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Quaddamage’s suggestion is valid and very easy to check. I had a P3P brought in showing similar behavior. The yaw motor (which can rotate 360 degrees) kept trying to position itself but the owner had unwittingly stripped the threads on the yaw arm and the set screw couldn’t engage the yaw motor shaft, causing the motor to continuously hunt unsuccessfully. Installed a new yaw arm, snugged up the set screw, and the problem cleared up. Do this first: make sure the yaw arm set screw is snug. Do NOT over tighten - the set screw is steel and can easily strip the aluminum yaw arm threads.

Beyond that, chlorinated water is corrosive to electronic components. Hopefully you drenched the gimbal assembly with deionized water before putting it in the silica desiccant. If you didn’t, do it now. Allow it to dry then hose down the gimbal upper control board, ESC board, video board (after removal from camera), and the motors with a non-lubricating spray such as CRC’s 5103 QD Quick Drying Electronic Cleaner.

Your ribbon cable, gimbal ESC, and/or gimbal upper control board may need replacement. See if your problem clears up after cleaning first. If not, replace the ribbon first and see if it works. If not, then replace the ESC and see if it works. Then lastly the upper board, BUT realistically, at this point I’d try to find a working or refurbished gimbal assembly instead of a $125 crap shot replacement board. But that’s just me...get other opinions first.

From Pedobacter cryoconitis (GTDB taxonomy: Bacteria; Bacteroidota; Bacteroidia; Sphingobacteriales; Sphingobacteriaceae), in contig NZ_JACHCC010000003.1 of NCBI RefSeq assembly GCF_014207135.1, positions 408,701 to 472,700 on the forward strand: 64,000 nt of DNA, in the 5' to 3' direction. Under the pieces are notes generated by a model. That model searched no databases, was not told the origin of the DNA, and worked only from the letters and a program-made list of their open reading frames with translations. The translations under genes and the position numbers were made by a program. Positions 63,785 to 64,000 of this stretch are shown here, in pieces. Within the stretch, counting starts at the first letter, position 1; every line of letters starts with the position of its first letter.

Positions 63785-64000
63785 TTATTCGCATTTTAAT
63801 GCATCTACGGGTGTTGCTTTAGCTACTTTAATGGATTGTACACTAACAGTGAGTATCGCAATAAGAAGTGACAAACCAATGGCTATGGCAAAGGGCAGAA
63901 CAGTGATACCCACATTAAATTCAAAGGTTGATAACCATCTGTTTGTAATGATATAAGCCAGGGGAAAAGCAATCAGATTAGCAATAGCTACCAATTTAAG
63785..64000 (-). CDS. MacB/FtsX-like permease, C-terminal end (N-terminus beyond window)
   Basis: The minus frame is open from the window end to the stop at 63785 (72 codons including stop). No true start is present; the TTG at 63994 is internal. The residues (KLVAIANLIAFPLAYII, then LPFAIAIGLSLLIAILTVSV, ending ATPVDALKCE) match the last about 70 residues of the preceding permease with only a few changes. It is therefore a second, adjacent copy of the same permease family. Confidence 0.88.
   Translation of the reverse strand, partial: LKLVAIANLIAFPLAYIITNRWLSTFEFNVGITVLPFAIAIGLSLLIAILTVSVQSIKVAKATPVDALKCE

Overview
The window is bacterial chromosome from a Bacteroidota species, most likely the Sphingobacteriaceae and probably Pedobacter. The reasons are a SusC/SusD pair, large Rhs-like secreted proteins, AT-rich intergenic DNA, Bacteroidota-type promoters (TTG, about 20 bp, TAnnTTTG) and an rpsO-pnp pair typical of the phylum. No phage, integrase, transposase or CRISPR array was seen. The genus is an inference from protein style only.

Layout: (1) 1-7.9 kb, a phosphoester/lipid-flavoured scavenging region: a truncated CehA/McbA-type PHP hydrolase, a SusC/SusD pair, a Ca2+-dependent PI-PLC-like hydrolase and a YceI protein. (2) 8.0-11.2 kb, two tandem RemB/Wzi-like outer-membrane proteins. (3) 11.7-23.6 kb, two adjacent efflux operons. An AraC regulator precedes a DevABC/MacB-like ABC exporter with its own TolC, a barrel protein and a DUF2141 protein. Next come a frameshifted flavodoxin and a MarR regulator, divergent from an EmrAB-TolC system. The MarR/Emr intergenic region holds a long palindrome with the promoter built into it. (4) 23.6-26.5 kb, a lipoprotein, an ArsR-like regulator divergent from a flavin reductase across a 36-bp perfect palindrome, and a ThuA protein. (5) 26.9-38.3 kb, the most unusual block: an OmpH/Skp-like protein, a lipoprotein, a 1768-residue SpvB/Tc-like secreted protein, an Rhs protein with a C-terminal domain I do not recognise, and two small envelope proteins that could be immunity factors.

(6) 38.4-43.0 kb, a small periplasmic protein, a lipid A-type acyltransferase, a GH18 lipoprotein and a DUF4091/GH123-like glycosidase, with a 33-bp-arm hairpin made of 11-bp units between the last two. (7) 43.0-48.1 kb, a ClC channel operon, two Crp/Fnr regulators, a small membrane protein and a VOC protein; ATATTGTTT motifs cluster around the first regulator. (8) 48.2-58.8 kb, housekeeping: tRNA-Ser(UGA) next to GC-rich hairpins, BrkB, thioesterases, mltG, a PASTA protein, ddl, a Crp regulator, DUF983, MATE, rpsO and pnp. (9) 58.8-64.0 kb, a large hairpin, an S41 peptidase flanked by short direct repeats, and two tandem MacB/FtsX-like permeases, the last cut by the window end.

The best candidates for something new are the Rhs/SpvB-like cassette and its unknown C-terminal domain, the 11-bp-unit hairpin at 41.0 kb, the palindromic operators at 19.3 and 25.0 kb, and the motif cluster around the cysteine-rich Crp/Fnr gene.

Good luck!

So, I cleaned up the aircraft and tightened up the yaw screw and the problem persisted. So, I will order a new ribbon cable and hope that it works again. I should have done it when I was living in Houston. Now, I am back in Brazil everything is 100 times harder to get.

Thank you guys though. I will keep you posted on the outcome of this story.
 
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Oh, by the way, the metallic cylinder, the yaw motor at the edge of the arm of the camera was super-duper overheated. Do you guys have any idea the reason for that? I mean maybe ribbon cables or even the ESC?
 
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Contrary to some other opinions, it can be the ribbon cable, but it can be any of the 3 motors (Pitch, Yaw, & Roll) that is fighting to find it's neutral (center) position.